I see this mostly when people are seated in small groups.  They look like football players wearing a chin strap without the helmet.  I suppose it makes sense if you are eating or talking, but it obviously provides no protection from the virus, which gains access through your mouth, nose, and even your eyes.  I also see people walking down the street with their masks in that position.  We can only hope that they can pull it up to assume the missionary position when getting closer to others.

The Mouth Breather

Very rare, but used now and then for eating, drinking, or smoking.  The user just pulls up the bottom of the mask, while leaving the nose covered.  On occasion, I do this while sucking down an iced latte.  If there are no people within, say 15 feet, I might slip the mask off.  But if they invade my space, even a little, on goes the mask, pulled up to swallow.  As for the smokers who use this technique?  It’s bad for your health, man, and if you do get COVID-19, the virus may see those lungs as a honeymoon suite in the Pocono Mountains. 

The Tiara

There was the couple in church, a man and a woman, who I have watched for years.  Both wear their glasses on the tops of their heads.  The odd thing is that I have never once watched them pull them down over their eyes.  My only conclusion is that the glasses were not for improved vision or protection from the sun.  They were a fashion accessory.  A tiara.  While most folks use the chinny-chin-chin as a place to hold the mask before more serious use, some prefer to pull them up on their foreheads.  Fashion tip:  a bandana style mask looks better up there.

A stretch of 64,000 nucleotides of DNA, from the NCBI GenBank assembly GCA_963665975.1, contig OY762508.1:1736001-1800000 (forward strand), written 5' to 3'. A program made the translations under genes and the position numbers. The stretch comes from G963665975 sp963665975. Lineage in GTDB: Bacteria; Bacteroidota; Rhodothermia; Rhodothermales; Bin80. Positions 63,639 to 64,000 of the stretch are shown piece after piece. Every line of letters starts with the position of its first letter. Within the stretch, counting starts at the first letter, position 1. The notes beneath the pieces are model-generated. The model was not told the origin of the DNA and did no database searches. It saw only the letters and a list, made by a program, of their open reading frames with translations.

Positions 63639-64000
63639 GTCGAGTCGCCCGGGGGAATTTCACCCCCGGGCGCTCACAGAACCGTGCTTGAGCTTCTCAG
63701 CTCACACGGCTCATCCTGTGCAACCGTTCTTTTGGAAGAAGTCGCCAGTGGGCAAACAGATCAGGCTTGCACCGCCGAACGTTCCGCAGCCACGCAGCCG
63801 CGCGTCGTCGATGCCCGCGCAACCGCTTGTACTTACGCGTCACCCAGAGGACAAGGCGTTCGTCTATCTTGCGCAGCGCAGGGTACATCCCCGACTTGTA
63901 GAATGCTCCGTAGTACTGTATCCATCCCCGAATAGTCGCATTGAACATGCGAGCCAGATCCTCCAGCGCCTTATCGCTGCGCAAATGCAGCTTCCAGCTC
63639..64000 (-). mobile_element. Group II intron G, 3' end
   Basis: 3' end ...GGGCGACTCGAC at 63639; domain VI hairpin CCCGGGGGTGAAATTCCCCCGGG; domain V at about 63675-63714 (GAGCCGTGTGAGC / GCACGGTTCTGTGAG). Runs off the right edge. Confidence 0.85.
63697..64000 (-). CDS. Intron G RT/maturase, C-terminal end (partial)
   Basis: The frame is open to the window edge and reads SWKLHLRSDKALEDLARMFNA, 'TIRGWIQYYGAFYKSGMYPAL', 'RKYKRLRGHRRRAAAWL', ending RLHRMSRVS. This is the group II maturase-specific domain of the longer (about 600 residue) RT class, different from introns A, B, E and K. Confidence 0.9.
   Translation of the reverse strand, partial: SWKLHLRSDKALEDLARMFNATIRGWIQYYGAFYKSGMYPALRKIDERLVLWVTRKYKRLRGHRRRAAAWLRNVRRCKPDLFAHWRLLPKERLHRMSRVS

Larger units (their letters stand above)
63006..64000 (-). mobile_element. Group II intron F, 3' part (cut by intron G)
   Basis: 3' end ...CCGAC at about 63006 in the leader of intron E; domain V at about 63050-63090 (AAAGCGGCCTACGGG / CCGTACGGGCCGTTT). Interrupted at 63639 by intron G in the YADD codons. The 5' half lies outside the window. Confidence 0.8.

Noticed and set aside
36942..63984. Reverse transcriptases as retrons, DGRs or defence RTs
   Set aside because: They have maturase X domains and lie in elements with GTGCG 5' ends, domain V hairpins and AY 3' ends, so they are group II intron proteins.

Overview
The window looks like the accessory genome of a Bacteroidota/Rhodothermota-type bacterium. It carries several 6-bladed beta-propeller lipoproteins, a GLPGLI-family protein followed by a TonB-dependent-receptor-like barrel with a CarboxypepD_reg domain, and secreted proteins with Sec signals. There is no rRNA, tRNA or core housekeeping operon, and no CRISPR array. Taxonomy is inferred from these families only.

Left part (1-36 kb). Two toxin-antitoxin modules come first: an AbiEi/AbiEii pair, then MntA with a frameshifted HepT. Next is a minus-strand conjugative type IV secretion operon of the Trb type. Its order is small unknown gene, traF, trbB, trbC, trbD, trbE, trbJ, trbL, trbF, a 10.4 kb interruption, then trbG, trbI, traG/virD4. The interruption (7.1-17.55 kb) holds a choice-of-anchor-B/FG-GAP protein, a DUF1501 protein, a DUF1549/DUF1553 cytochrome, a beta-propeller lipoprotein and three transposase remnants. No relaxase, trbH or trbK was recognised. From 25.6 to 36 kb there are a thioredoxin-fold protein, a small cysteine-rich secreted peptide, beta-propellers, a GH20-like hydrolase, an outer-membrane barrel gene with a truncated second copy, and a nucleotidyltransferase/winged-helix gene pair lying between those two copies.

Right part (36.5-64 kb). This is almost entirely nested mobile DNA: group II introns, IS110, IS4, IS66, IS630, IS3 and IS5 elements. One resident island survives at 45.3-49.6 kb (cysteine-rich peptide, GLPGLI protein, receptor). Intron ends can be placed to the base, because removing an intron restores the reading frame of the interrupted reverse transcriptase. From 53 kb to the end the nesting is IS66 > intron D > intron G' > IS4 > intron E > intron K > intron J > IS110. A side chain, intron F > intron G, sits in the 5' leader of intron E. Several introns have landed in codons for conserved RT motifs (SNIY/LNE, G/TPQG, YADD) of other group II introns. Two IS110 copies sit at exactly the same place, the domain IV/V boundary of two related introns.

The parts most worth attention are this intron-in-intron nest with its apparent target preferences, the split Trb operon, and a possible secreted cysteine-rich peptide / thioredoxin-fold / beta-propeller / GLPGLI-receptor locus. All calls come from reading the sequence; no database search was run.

The Down Dog

This, I must say, may be my second favorite position. (How could one not favor the missionary?)  The down dog – named after the yoga pose – allows the user to clear the face to perform some task, from talking to eating to breathing. The mask hangs from one ear, a tribal decoration of sorts without the need for piercing.  Practitioners of the down dog are often, but not always tattooed.  In their cars they keep an extra mask hanging down from the rear-view mirror. 

The Double Down Dog

I’ve only seen this once, and it made me laugh, until I thought “Hmm. Maybe two masks are better than one.” That has been the practice among some front-line medical workers.  Cover up.  Cover up again.  And with so many people “doubling down” on this or that these days, this seems like the perfect name for a perfect position, but only if the masks are covering your face, not hanging from your ears. 

I suppose we must recognize one more position. It is still practiced by too many people.  My bride, her blue eyes shining over the top of her mask, called it the “No Mask” position.  She was referring to those who refuse to wear a mask – anytime, anywhere --in the interests of public health.  But it needs a better name.  What’s your suggestion?

Roy Peter Clark teaches writing at the Poynter Institute, which owns the Tampa Bay Times.  He is the author of many books on writing, including his latest “Murder Your Darlings.”  He can be reached at